Learn From 3 Cyber Security Fails

Cyber security is one of the pillars to business success in the digital age. It doesn’t matter if you’re running a decade-old family business or starting a new company from scratch – you must pay attention to cyber security if you want a sustainable and profitable future for your endeavor.

Still not convinced? Here are some of the worst cyber security disasters involving startups and what you can learn from them:

Code Spaces

Ever heard of the statistic: ‘60% of small businesses fail within six months after being hacked’? Code Spaces, a SaaS startup based in Coventry UK, is one of those small businesses.

According to reports, the company was beyond salvation after being targeted by a DDoS attack and then having their Amazon Web Services EC2 control panel hacked.

By refusing abide by the hacker’s demands, the company eventually lost most of their data, machine configurations, and backups.

One of the fatal mistakes that Code Spaces made was they clumped all their critical data in one platform – including their backups. They became too reliant on Amazon that the hacker only needed one access credential to put the entire business out of order.

If only they utilized a remote backup service or created multiple backups in more off-site locations, they should be more than capable of restoring their operations after a successful cleanup.


The idea behind the software is to provide business owners with actionable metrics based on their Quickbooks figures. The only problem was, founder Peter Justen and three senior officers, including their CTO, disagreed on whether they should sell the company or not.

Eventually, Justen had to fire all three officers – marking the beginning of the end for the entire enterprise.

According to reports, the former CTO created a number of backdoor access points to the MyBizHomepage application. After a series of cyber-attacks, they managed to completely sabotage the website and use the company’s very own email and Facebook accounts to smear Justen’s reputation.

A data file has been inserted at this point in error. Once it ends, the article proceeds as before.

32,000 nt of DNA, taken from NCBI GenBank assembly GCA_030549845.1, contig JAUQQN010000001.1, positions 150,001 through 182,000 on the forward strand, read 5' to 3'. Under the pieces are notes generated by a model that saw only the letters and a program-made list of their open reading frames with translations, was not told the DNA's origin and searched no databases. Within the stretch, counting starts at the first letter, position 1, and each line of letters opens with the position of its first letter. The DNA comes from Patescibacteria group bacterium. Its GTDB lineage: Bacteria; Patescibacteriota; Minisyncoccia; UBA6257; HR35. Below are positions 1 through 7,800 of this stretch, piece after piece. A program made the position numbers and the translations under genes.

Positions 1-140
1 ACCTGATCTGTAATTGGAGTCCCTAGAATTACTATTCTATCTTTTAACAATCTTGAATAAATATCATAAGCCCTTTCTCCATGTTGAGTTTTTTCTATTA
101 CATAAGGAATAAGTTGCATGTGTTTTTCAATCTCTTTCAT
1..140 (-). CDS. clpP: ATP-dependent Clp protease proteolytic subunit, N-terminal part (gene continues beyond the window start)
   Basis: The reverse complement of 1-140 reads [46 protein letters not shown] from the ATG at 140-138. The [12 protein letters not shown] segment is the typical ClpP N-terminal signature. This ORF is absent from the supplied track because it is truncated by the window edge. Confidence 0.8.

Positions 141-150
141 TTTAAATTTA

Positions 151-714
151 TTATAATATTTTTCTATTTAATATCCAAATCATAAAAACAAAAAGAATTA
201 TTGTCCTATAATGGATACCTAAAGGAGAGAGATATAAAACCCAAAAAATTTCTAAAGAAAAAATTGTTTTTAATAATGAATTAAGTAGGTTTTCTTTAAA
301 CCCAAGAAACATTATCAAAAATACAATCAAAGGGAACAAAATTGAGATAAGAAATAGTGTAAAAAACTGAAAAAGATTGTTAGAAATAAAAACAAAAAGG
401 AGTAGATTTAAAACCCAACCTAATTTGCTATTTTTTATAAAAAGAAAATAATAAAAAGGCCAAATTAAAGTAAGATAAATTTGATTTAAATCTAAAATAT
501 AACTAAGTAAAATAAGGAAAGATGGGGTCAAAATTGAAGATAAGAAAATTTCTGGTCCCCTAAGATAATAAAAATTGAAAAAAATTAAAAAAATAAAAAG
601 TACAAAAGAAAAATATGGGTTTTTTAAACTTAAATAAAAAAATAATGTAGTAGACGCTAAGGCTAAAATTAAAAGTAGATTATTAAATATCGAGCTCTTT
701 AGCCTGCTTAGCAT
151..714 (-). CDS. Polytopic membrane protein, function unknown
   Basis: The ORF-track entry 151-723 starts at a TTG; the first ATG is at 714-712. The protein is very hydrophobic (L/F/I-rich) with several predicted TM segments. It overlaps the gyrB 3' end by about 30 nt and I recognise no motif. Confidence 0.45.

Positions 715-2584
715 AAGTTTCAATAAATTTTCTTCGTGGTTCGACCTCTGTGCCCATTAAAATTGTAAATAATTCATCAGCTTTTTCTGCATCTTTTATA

The worst thing about MyBizHomepage’s case was that Justen had no proof of his former CTO’s existence. He had no credit card records, driver’s license, tax returns, or anything else that can be used to pinpoint his whereabouts.

Additionally, Justen clearly failed to develop a contingency plan before hastily firing three top-level officers, which would’ve prevented them from abusing their access privileges to put the company out of business.

Another strategy that would’ve worked is to use multi-factor authentication that utilizes biometric information such as fingerprints or facial features. This enables organizations to verify the identity of their members as well as discourage former employees to plot revenge.

And for a company like MyBizHomepage with a $100-million valuation, such additional steps in advancing cyber security would’ve been feasible.  


After amassing around $15,000 in funding from their own savings and angel investors, Michael Hopkins and Cate Costa launched Onlyhonest.com to give internet users a chance to voice their political opinions via video.

But right before the company reaches its first year anniversary, their online platform was reportedly targeted by popular “hacktivists” known as Anonymous.

As a startup, remember that you need a proactive approach when it comes to online security. The good news is, companies today now have access to budget-friendly platforms like Cloudflare – a firm that’s capable of going toe to toe with the likes of Anonymous.

To be fair, OnlyHonest.com wasn’t a well-funded company like MyBizHomepage and Code Spaces. They never really prioritized digital security until after the Anonymous hacking incident.

Hopkins reportedly launched a crowdfunding campaign on RocketHub.com to rebuild the site with better security, but his attempt never really took off.